Understanding Brain Scans: What You Need to Know

If you or a loved one has been experiencing symptoms that suggest a problem with the brain, your doctor may recommend a brain scan test. A brain scan is a medical imaging technique that can take a detailed picture of the brain structure and function. It is a non-invasive procedure that is commonly used as an essential tool to find the cause of symptoms like seizures, headaches, dizziness, memory loss, etc. In this article, we will provide an in-depth guide to understanding brain scans, including types, uses, benefits, risks, and more.

What is a Brain Scan?

A brain scan is a medical test that uses specialized imaging technology to take pictures of the brain. Among the different types of brain scans available, some of the most common include Magnetic Resonance Imaging (MRI), Computerized Tomography (CT), Positron Emission Tomography (PET), Electroencephalogram (EEG), and Magnetoencephalography (MEG). Each of these options has its advantages and is used depending on the doctor’s recommendation and the specific condition that the patient experiences.

What Can Be Detected on a Brain Scan?

A brain scan can reveal a wide range of abnormalities that may cause symptoms. For instance, a CT or MRI scan can help in identifying:

  • tumors
  • inflammation
  • blood clots
  • bleeding in the brain
  • fluid buildup
  • aneurysms
  • signs of Alzheimer’s disease or other types of dementia
  • abnormalities in the brain’s vascular system
  • presence of stroke
  • multiple sclerosis

An EEG or MEG can detect unusual brain wave patterns, which could indicate problems such as epilepsy or seizures.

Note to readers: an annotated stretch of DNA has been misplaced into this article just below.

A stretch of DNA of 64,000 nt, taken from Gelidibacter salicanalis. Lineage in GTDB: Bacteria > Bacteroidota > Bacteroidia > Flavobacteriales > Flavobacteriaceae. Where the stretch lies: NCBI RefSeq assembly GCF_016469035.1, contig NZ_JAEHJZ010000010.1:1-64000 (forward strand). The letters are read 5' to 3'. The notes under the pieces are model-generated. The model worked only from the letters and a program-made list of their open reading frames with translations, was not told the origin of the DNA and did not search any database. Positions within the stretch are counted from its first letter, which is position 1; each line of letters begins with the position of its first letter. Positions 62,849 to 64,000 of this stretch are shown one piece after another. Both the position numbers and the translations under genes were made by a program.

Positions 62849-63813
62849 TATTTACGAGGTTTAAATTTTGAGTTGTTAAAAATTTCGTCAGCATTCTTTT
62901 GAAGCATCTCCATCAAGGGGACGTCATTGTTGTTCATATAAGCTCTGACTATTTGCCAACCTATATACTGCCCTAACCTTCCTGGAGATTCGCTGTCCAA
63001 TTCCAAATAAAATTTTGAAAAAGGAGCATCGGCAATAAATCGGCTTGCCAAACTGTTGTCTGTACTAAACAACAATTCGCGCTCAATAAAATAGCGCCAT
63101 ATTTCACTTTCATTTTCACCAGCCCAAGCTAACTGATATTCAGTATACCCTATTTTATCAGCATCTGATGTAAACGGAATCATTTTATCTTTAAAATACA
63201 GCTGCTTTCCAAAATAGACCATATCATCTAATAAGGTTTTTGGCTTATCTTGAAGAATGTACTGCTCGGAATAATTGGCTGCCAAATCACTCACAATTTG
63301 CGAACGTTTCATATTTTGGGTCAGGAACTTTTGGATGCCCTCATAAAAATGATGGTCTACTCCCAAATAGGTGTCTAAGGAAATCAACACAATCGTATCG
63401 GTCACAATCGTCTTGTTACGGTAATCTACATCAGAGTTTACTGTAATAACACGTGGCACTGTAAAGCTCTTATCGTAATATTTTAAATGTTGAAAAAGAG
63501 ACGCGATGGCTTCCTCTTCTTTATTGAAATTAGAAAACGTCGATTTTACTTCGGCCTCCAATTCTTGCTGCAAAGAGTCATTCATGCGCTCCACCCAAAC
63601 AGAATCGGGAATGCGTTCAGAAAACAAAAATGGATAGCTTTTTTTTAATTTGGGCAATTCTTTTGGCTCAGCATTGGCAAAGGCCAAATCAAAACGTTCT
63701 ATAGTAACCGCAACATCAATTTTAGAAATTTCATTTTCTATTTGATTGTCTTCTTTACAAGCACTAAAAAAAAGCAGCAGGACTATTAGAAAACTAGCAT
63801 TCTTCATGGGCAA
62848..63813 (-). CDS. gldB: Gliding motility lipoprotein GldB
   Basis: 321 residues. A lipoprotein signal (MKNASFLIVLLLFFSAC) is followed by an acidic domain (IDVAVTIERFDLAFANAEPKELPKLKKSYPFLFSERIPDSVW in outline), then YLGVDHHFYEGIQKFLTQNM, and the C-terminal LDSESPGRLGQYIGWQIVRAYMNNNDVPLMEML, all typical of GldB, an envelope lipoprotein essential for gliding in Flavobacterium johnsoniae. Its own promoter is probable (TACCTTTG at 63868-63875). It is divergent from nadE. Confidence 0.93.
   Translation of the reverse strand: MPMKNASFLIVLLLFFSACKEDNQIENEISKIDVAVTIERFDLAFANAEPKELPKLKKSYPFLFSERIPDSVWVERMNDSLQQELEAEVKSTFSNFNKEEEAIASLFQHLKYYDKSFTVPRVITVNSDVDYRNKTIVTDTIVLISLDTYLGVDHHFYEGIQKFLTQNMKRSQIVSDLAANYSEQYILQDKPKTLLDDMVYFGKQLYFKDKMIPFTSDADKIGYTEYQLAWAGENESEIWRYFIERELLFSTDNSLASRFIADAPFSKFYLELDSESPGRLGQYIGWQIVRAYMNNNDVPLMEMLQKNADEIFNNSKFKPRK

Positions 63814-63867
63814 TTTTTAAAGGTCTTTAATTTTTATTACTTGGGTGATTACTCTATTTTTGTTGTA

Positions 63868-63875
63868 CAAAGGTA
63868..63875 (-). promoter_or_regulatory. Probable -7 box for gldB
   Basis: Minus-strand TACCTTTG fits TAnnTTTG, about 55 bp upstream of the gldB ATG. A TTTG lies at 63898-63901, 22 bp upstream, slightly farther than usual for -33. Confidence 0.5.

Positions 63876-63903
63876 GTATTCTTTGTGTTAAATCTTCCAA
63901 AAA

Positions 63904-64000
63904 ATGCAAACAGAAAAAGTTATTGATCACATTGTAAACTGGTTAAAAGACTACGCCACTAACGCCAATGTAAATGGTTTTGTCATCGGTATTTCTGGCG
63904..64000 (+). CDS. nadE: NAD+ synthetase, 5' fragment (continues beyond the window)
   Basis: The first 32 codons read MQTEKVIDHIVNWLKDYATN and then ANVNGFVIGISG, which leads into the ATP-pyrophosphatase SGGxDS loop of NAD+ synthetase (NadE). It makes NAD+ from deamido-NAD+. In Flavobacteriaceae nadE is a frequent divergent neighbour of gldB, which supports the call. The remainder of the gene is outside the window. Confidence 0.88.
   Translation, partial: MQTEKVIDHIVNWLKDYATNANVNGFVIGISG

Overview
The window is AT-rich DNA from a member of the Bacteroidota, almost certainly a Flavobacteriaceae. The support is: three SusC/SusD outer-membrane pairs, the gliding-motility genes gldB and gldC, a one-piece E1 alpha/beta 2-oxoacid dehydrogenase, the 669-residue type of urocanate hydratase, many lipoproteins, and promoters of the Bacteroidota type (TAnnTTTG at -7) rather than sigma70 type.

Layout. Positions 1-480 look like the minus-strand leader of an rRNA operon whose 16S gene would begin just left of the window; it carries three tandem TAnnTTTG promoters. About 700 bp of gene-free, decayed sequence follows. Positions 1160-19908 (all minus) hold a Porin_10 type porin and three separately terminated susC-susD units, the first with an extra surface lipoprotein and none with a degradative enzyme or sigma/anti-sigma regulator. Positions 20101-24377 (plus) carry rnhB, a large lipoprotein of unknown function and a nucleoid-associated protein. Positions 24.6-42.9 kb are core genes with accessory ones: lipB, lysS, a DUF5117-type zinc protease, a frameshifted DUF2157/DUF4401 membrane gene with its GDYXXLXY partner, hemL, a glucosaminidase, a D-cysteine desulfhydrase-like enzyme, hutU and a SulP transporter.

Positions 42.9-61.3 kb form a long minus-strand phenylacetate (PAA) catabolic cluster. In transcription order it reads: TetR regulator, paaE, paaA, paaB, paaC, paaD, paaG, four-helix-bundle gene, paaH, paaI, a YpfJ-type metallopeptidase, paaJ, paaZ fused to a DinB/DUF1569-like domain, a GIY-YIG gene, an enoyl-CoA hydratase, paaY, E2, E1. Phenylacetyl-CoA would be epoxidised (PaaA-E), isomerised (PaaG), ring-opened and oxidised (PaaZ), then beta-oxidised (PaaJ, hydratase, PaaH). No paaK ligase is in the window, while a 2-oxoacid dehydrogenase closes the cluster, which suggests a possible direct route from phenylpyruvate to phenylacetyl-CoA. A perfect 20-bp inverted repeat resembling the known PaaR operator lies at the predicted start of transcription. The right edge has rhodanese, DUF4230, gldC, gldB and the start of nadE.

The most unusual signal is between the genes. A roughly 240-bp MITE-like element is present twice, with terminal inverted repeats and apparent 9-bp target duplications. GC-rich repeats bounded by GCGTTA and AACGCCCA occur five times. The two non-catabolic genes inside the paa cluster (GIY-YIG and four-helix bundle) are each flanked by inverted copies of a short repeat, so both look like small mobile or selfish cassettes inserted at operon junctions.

What Are the Different Types of Brain Scans?

As mentioned earlier, different types of brain scans are used for different purposes. Here are some of the most common types of brain scans:

MRI Scan

MRI is the most common type of brain scan. It uses a strong magnetic field and radio waves to produce detailed images of the brain. The images produced by an MRI scan are particularly useful at identifying structural abnormalities in the brain. MRI scans are also very effective at detecting signs of stroke, and they don’t expose patients to any radiation.

CT Scan

A CT scan uses X-rays to create a series of detailed cross-sectional images of the brain. CT scans are faster and cheaper than MRI scans and are often used in emergency situations, such as when a patient requires urgent treatment for head injuries. CT scans are also used to detect blood clots, swelling, or any fluid accumulation in the brain.

PET Scan

PET scans use radioactive isotopes to identify chemical reactions that are taking place in the brain. These reactions show how the brain is functioning, and any abnormalities detected by this test can indicate conditions like Alzheimer’s disease, brain tumors, and Parkinson’s disease.


EEG monitors the electrical activity of the brain. It can help in identifying different types of seizures and epilepsy. The procedure is painless, and no radiation is involved.